Over the last few decades scientists have discovered amino acids in comets and meteorites, which we know slam into planets, so it is common sense to see that whether Mars originally had organics or not that organics would have landed there sometime in the last 4.5 billion years.  In 2012 it was announced that even Mercury has organics on its surface.  The moon Enceladus, orbiting Saturn, has organics spewing out of the ice covered surface from the salty ocean below.  It seems that everywhere we look we find organics.  We must ask ourselves, how easy is it to form organics and life?  Is life everywhere?

Mars Society Logo (High quality)“[A] striking aspect of the Curiosity discovery is that the concentration of methane detected varies sharply over time. That can only be the case if the source of the methane is locally concentrated, as a globally spread source could not cause such sharp variations. Thus, there may be a patch of ground relatively close to Curiosity which is the source of the emissions, and, therefore, a prime target to drill in an attempt to find subsurface life. Similar biologically suspect spots may well exist elsewhere. We need to locate such spots, and then send human explorers to drill and find out what lies beneath,” states Dr. Robert Zubrin, President of the Mars Society.

~Humans to Mars as a bridge to the stars

[Images:, NASA, NatGeo, ESA, NASA, TMS]

Note: The article snip above is from the Jan 1977 National Geographic magazine.  Below are the next few paragraphs.

blog 32 natgeo4blog 32 NatGeo1blog 32 Natgeo2

3-D Printing on Mars (Issue #30)

3-D Printing on Mars

blog 30 gizmodo com3-D Printing, what is it and what is all of the hubbub? A very simple analogy of 3-D printing would be if you imagine a regular printer, printing ink onto paper and going back and forth layering the ink on the paper thousands of times until you build up a three dimensional object. When a 3-D printer is in action, it may use a variety of different types of “ink”, including types of plastic, cement, and just about any material that has a liquid viscosity that later dries and hardens. This technology is widely considered to be a game changer for everything from daily life to manufacturing and construction. Almost anything can be printed with the correct type of printer and “ink”. For example, if you are missing a vital piece of plastic for your washing machine, as long as you can acquire a digital copy, by scanning the object or downloading it, you can send that information to the printer and voilà, your washer is now easy to fix. A variety of different types of three dimensional printing machines are now available. The prices vary dramatically. Some home use printers are as inexpensive as $300. Commercial printers can range from $10,000 to $20,000.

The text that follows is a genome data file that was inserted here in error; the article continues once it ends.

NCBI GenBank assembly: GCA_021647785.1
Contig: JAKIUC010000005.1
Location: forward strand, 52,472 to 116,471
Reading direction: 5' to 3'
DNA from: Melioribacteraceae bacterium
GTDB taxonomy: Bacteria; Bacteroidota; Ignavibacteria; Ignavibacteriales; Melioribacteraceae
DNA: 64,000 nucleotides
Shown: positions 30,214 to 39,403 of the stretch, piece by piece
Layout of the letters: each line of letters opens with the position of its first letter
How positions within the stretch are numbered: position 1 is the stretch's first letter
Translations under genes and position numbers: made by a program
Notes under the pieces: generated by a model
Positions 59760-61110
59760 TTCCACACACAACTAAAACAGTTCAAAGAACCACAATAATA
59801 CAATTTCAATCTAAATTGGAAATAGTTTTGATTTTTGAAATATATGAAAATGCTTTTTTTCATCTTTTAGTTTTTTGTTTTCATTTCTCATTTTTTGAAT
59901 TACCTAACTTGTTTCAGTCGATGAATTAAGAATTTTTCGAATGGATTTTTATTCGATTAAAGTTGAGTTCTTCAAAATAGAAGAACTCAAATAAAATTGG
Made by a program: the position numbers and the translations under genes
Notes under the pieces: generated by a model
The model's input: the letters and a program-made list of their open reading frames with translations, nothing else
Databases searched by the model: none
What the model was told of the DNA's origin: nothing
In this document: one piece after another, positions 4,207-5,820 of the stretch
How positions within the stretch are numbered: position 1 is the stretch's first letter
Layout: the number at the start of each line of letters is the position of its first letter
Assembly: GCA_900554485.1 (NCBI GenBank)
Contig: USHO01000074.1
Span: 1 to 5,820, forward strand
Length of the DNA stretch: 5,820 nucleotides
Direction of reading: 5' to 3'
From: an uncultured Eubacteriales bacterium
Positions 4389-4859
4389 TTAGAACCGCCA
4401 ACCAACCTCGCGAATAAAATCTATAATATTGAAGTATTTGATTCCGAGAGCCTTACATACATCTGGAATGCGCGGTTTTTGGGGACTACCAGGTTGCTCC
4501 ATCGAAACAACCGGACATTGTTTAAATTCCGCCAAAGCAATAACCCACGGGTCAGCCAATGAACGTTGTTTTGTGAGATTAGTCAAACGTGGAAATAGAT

The public has been inundated with news regarding humans to Mars over the past couple of years. So many organizations are planning trips to Mars that it can be confusing.   See blog #25, The Many Plans for Mars. However, this can be good news for everyone. The more awareness that is being raised, the more education will be sought. This situation will lend itself to one or more of these organizations being successful. The implications for the human exploration and settlement of Mars are immense. Humanity will change in a way that cannot be undone. We will never be the same once we are an interplanetary species.

blog 30 3d-printed-mars-baseDr. Robert Zubrin, President of The Mars Society, has stated that we must use the resources that are available to us on the Red Planet in order to survive and thrive. This is extremely important since every pound of material we launch from Earth will be very expensive, approximately $50,000. So we must live off the land, as much as we possibly can in order to reduce the cost of the mission. 3-D printers can use the Martian soil to print homes, buildings for humans to live and work in, and other essential infrastructure for a society. With the correct additives to the soil and water, which is already present in the soil, 3-D printing should be a breeze on Mars.

A variety of sizes and types of 3-D printers can be used on Mars. Equipment, furniture, and other daily essentials can be printed from the resources already present on the Red Planet. If your 3-D printer needs a part, you can print it! This technology will help make human settlement on Mars much more doable. With so many organizations and companies have plans to send humans to Mars to live permanently, we must utilize all of the technology available to make the transition from Earthling to Martian as simple as possible.

Video link from The Science Channel about 3-D printing on Mars:

blog 30 sci